HONG KONG COURT REMITS AWARDS TO ARBITRATOR FOLLOWING CHANGE IN LAW OF ILLEGALITY DEFENCE

The Hong Kong Court of First Instance (“CFI”) has suspended set-aside proceedings in respect of two HKIAC awards on liability and quantum and remitted the matter to the arbitrator (G v. N [2023] HKCFI 3366).

The decision centred on the arbitrator’s denial of relief to the claimant due to the illegality of the underlying transaction, based on English authority which had ceased to be good law in Hong Kong only a few days before the arbitrator’s decision.

Mimmie Chan J emphasised that any error of law on the issue of illegality was not subject to review, but that the court had the power and duty to consider whether the denial of relief to the claimant rendered the awards contrary to the public policy of Hong Kong “as at today”.

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Delhi High Court rules that third party funder has no liability to pay costs award against a losing funded party

In the recent case of Tomorrow Sales Agency Ltd v SBS Holdings Inc, a Division Bench of the Delhi High Court has refused to hold a third party funder liable for an adverse award. The Court has ruled that a third party funder which was not a party to an arbitration agreement, or the arbitral proceedings, or a party to the resultant arbitral award, could not be “mulcted with liability, which they have neither undertaken nor are aware of“.

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English Commercial Court rules that a party must act “promptly” in raising a challenge to the effectiveness of arbitral proceedings, and rejects application for set aside of partial award

Summary

In Radisson Hotels APS Denmark v Hayat Otel Işletmeciliği Turizm Yatırım Ve Ticaret Anonim Şirketi [2023] EWHC 892 (Comm) the Commercial Court has rejected an application made by Radisson Hotels APS (Radisson) to set aside, on the grounds of serious irregularity, a partial arbitral award relating to a hotel mismanagement claim brought by Hayat Otel Işletmeciliği Turizm Yatırım Ve Ticaret Anonim Şirketi (Hayat).

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HERBERT SMITH FREEHILLS SECURES VICTORY FOR AWARD CREDITORS IN HONG KONG CHALLENGE

The Hong Kong Court of First Instance has dismissed an application to set aside an award on due process and jurisdictional grounds, in a decision which again underlines the high bar facing parties seeking to challenge arbitral awards.  Herbert Smith Freehills appeared for the successful award creditors in the case, led by Simon Chapman KC and Kathryn Sanger.  (AI and others v. LG II and another [2023] HKCFI 1183)

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HONG KONG COURT REFUSES LEAVE TO APPEAL RARE SUCCESSFUL CHALLENGE TO AWARD

The Hong Kong Court of First Instance has rejected an attempt by an award creditor to appeal against a rare successful challenge to an arbitral award.

In CIC v Wu and Ors [2023] HKCFI 700, Mimmie Chan J had refused to enforce the award because the “grossly unfair and unjust” procedure adopted by the tribunal amounted to an egregious denial of due process (see our previous blog post for further details).  The decision arose from unusual facts and illustrated the readiness of the Hong Kong courts to intervene to prevent injustice in truly exceptional cases.

The Court has now refused leave to appeal that ruling on the ground that an appeal would have no reasonable prospects of success (CIC v Wu and Ors [2023] HKCFI 1055).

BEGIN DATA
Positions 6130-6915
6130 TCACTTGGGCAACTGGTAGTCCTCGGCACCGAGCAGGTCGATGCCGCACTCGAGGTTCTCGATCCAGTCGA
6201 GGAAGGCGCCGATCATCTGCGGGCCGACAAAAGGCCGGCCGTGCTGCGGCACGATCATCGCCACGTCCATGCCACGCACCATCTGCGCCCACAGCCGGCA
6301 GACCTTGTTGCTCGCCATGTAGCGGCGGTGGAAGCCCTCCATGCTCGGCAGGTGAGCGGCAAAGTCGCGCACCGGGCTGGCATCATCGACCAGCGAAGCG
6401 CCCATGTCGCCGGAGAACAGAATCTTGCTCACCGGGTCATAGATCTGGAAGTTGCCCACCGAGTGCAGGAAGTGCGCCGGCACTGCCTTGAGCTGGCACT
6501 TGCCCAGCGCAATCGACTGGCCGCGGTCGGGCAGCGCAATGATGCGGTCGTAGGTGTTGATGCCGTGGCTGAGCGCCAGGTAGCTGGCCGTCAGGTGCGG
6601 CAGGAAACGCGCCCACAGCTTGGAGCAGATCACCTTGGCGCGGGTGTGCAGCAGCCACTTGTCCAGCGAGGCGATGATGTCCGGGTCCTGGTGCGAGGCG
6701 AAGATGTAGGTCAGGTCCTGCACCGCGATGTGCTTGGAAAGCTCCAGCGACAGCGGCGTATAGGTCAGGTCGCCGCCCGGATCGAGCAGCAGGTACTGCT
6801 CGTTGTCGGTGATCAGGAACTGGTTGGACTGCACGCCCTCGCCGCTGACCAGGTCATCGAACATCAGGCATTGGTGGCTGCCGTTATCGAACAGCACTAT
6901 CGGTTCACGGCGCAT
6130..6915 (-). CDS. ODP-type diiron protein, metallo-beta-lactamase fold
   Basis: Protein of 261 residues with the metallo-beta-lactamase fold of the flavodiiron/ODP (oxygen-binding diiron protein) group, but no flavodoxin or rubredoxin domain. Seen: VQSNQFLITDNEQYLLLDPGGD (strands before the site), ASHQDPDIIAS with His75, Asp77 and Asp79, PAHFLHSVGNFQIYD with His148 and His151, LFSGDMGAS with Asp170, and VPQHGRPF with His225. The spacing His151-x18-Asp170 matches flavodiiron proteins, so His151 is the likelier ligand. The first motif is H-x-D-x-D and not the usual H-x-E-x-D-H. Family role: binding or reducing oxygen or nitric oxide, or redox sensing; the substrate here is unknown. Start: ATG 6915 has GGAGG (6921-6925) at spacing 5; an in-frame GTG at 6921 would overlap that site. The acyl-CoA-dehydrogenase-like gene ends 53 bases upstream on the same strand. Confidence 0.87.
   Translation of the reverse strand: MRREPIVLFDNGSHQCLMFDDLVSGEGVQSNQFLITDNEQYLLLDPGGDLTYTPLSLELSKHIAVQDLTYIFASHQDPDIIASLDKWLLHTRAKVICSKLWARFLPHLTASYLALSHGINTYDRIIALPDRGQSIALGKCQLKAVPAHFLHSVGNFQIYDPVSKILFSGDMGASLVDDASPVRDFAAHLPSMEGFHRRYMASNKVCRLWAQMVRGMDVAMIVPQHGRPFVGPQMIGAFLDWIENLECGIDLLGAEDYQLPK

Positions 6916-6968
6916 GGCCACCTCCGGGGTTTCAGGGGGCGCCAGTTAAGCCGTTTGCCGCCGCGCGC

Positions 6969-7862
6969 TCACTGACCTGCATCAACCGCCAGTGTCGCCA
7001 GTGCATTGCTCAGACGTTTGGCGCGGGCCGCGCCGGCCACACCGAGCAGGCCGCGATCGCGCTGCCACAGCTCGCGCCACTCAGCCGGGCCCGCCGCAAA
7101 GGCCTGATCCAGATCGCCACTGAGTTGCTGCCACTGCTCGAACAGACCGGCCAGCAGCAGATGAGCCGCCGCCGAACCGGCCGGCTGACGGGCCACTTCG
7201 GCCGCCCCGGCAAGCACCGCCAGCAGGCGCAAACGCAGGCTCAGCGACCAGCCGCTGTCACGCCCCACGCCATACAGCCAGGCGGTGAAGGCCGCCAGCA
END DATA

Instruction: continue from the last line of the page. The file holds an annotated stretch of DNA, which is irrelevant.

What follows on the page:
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HONG KONG COURT LIFTS STAY OF PROCEEDINGS BECAUSE ARBITRATION AGREEMENT SPENT

The Hong Kong Court of First Instance has lifted a stay of proceedings previously granted in favour of arbitration because the arbitration agreement was spent.  The tribunal had issued final awards and essentially ruled that the parties’ disputes should be determined by the Hong Kong courts.  The basis for the stay had therefore gone, notwithstanding that an application to set aside the awards at the seat was pending.  (ZS Capital Fund and Others v Astor Asset Management 3 Limited and Another [2023] HKCFI 1047.)

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HONG KONG COURT REFUSES TO ENFORCE AWARD DUE TO “GROSSLY UNFAIR AND UNJUST” PROCEDURE

The Hong Kong Court of First Instance has refused to enforce an arbitral award because the procedure adopted by the tribunal was so “seriously flawed” and “egregious” that due process was denied (CIC v Wu and Ors [2023] HKCFI 700).

The unusual facts of this case underline the high threshold to successfully challenge arbitral awards on due process grounds in Hong Kong, whilst illustrating the willingness of the courts to intervene to prevent injustice in exceptional cases.

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SINGAPORE COURT OF APPEAL PARTIALLY SETS ASIDE ICC AWARD OVER ITS “FLEXIBLE APPROACH” TO DAMAGES

In CEF and another v CEH, the Singapore Court of Appeal partially set aside a €62 million ICC award concerning the construction of an iron and steel plant in Malaysia.

In its award, the Tribunal had adopted a “flexible approach” to damages and awarded damages for misrepresentation against the contractors of around RM 176m (around €39m), which was about 25% of the amount actually claimed, even though the Tribunal found that the evidence of the loss was deficient.

The Court of Appeal set aside that part of the award due to a breach of natural justice, as it found that the parties would not have reasonably anticipated the Tribunal’s decision.  Whilst this might at first suggest a wider opening for award debtors to challenge awards, the decision is quite specific to the facts. Continue reading